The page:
New treatments for AMD

Low vision means it’s difficult, perhaps impossible, to perform everyday activities such as reading or driving even with corrective eyeglasses, contact lenses or surgery. But it isn’t normal, not even in older people. Dr. Patricia Harvey, a retinal specialist at Toronto Western Hospital, recommends an eye exam at age 50 to screen for diseases of aging eyes. After that, regular testing will depend on what the eye-care professional has found. The earlier treatment can be started, the greater the chance of delaying or moderating damage to eyesight.

Vision in people over 50 is most commonly compromised by glaucoma (increased pressure within the eyeball), cataracts (clouding of the lens), damage to the retina caused by diabetes or age-related macular degeneration (AMD).

A hidden sight destroyer
AMD attacks the macula, part of the light-sensitive retina covering the interior of the back of the eye. A healthy macula is vital for precise central vision. The disease affects both eyes, often at different rates. In the initial or “dry” stage, there may be no indication of a problem. By looking through a dilated pupil, an eye-ca professional can spot yellow deposits called drusen under the macula that are typical of dry AMD.

Dry AMD can progress to “wet” AMD when the deepest layer of the retina thins and cracks and underlying blood vessels grow through, causing bleeding, leaving opaque deposits and raising the other layers of the retina like a blister. When light strikes the cells there, the message won’t reach the optic nerve. The development of wet AMD can occur suddenly, so any deterioration in sight needs immediate medical attention.

In the past, Harvey says, the disease wasn’t even discussed with patients unless they had noticeable visual loss because there was no treatment. “There wasn’t much to do for AMD patients except rehabilitate them once they’d lost their vision,” she says. Now, patients are told they have AMD, advised to take a certain vitamin mixture and to test their vision regularly with an Amsler grid (graph paper with a dot in the centre, which the patient looks at, covering first one eye and then the other and noting if there are distortions). Changes should prompt a call to an ophthalmologist.

Making progress in treatment
The current treatment for wet AMD is photodynamic therapy with Visudyne (verteporfin). This dye is given intravenously and absorbed by the abnormal blood vessels in the eye. They are illuminated by a special light, which excites the dye, killing or coagulating the blood vessels. As the fluid absorbs, the retina flattens out and the vision stabilizes or improves. “This is a real breakthrough,” Harvey says, “because we can leave the other layers of the retina intact and kill the blood vessels underneath.”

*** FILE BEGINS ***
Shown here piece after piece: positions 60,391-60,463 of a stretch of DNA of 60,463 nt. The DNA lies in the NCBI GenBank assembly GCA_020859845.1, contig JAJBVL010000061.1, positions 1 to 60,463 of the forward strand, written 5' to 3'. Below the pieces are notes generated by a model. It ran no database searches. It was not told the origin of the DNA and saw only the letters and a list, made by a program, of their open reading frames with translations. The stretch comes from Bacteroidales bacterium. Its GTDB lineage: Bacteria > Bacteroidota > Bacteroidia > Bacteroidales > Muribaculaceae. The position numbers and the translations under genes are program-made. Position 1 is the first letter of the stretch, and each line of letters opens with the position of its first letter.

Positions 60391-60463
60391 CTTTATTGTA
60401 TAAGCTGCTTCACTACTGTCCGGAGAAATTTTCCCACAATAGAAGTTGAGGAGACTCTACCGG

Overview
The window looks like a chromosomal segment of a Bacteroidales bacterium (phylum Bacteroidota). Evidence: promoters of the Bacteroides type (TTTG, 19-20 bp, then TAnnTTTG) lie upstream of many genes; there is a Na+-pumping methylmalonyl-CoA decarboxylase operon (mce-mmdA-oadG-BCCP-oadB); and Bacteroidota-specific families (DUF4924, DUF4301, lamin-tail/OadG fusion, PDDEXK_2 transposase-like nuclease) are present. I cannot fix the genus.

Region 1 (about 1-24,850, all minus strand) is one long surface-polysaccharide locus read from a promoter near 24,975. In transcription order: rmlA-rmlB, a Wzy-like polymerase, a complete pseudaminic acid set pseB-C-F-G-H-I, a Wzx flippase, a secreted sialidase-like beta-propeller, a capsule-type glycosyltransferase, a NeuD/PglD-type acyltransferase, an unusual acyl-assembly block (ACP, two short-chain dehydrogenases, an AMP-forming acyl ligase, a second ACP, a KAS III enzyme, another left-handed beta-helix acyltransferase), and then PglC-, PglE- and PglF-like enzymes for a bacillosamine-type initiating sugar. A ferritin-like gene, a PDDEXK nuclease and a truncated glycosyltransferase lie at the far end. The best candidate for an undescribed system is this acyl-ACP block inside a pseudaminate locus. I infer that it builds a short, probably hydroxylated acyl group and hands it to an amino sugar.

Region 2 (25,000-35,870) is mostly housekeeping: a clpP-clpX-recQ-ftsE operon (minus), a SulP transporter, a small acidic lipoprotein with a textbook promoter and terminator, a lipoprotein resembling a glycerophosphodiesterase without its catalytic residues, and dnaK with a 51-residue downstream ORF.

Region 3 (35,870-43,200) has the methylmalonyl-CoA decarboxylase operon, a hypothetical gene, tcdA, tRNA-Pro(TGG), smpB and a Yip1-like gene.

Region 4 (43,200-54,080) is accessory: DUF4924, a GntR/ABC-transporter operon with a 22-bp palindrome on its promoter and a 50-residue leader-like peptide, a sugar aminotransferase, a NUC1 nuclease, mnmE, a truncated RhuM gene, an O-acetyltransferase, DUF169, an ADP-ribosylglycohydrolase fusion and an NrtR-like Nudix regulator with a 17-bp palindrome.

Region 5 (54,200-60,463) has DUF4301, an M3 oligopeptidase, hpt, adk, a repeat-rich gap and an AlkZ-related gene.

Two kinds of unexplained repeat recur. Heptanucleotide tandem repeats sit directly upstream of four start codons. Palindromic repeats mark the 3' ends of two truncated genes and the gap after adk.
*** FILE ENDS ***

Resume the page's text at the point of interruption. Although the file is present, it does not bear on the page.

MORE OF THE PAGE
Other trials are currently underway that may lead to new treatments for this growth of blood vessels, she notes.

Slowing the disease
A clinical trial, referred to as the Age-Related Eye Disease Study (AREDS), conducted by the National Eye Institute in the U.S. concluded people at high risk of developing AMD could benefit from taking a specific combination of antioxidants (vitamins C and E and beta carotene) plus zinc. Those studied had intermediate AMD and there is no evidence yet that the AREDS formulation can slow the progress of early AMD. The study stressed older people, especially those being treated for chronic conditions, should consult a physician before taking high-dose vitamins and minerals.

“The study showed patients who have a healthy diet rich in the green and orange vegetables will do better than those who don’t,” Harvey says. Beta carotene supplements can raise the risk of lung cancer in people who smoke. Unfortunately, smokers have a six- to 10-fold increased risk of developing AMD, and since a family history of the disease is another risk factor, she suggests children of people with AMD stop smoking.

People with light skin and those with blue or light-coloured eyes are at risk of AMD. Harvey suggests protecting the eyes from ultraviolet rays is prudent and non-invasive. “You can put UV filters in your regular glasses or wear sunglasses that are UV blockers,” she says.